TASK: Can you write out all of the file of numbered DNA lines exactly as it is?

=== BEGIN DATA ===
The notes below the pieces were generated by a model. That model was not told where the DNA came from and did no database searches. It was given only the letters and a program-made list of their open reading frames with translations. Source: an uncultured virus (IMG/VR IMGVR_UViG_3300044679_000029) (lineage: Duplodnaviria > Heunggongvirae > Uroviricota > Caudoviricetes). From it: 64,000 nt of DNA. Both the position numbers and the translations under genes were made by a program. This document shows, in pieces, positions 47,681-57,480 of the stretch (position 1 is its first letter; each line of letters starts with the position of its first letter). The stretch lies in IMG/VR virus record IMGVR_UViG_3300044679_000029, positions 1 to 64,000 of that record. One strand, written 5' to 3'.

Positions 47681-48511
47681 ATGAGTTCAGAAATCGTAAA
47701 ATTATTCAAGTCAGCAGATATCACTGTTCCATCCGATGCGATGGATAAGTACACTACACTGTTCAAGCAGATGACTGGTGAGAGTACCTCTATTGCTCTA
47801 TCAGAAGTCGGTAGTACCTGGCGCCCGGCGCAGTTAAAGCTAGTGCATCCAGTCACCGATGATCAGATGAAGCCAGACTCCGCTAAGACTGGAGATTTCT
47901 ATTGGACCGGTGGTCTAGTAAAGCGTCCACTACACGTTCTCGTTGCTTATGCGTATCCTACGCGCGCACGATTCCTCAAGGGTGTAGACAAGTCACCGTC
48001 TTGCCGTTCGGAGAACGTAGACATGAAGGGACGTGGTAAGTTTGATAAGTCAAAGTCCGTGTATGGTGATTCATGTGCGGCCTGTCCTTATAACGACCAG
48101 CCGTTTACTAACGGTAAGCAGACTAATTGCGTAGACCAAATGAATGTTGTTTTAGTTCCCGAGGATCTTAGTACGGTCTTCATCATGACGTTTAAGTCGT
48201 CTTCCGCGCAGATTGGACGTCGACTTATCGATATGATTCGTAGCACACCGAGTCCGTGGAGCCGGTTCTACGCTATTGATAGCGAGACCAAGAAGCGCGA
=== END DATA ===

The notes below the pieces were generated by a model. That model was not told where the DNA came from and did no database searches. It was given only the letters and a program-made list of their open reading frames with translations. Source: an uncultured virus (IMG/VR IMGVR_UViG_3300044679_000029) (lineage: Duplodnaviria > Heunggongvirae > Uroviricota > Caudoviricetes). From it: 64,000 nt of DNA. Both the position numbers and the translations under genes were made by a program. This document shows, in pieces, positions 47,681-57,480 of the stretch (position 1 is its first letter; each line of letters starts with the position of its first letter). The stretch lies in IMG/VR virus record IMGVR_UViG_3300044679_000029, positions 1 to 64,000 of that record. One strand, written 5' to 3'.

Positions 47681-48511
47681 ATGAGTTCAGAAATCGTAAA
47701 ATTATTCAAGTCAGCAGATATCACTGTTCCATCCGATGCGATGGATAAGTACACTACACTGTTCAAGCAGATGACTGGTGAGAGTACCTCTATTGCTCTA
47801 TCAGAAGTCGGTAGTACCTGGCGCCCGGCGCAGTTAAAGCTAGTGCATCCAGTCACCGATGATCAGATGAAGCCAGACTCCGCTAAGACTGGAGATTTCT
47901 ATTGGACCGGTGGTCTAGTAAAGCGTCCACTACACGTTCTCGTTGCTTATGCGTATCCTACGCGCGCACGATTCCTCAAGGGTGTAGACAAGTCACCGTC
48001 TTGCCGTTCGGAGAACGTAGACATGAAGGGACGTGGTAAGTTTGATAAGTCAAAGTCCGTGTATGGTGATTCATGTGCGGCCTGTCCTTATAACGACCAG
48101 CCGTTTACTAACGGTAAGCAGACTAATTGCGTAGACCAAATGAATGTTGTTTTAGTTCCCGAGGATCTTAGTACGGTCTTCATCATGACGTTTAAGTCGT
48201 CTTCCGCGCAGATTGGACGTCGACTTATCGATATGATTCGTAGCACACCGAGTCCGTGGAGCCGGTTCTACGCTATTGATAGCGAGACCAAGAAGCGCGA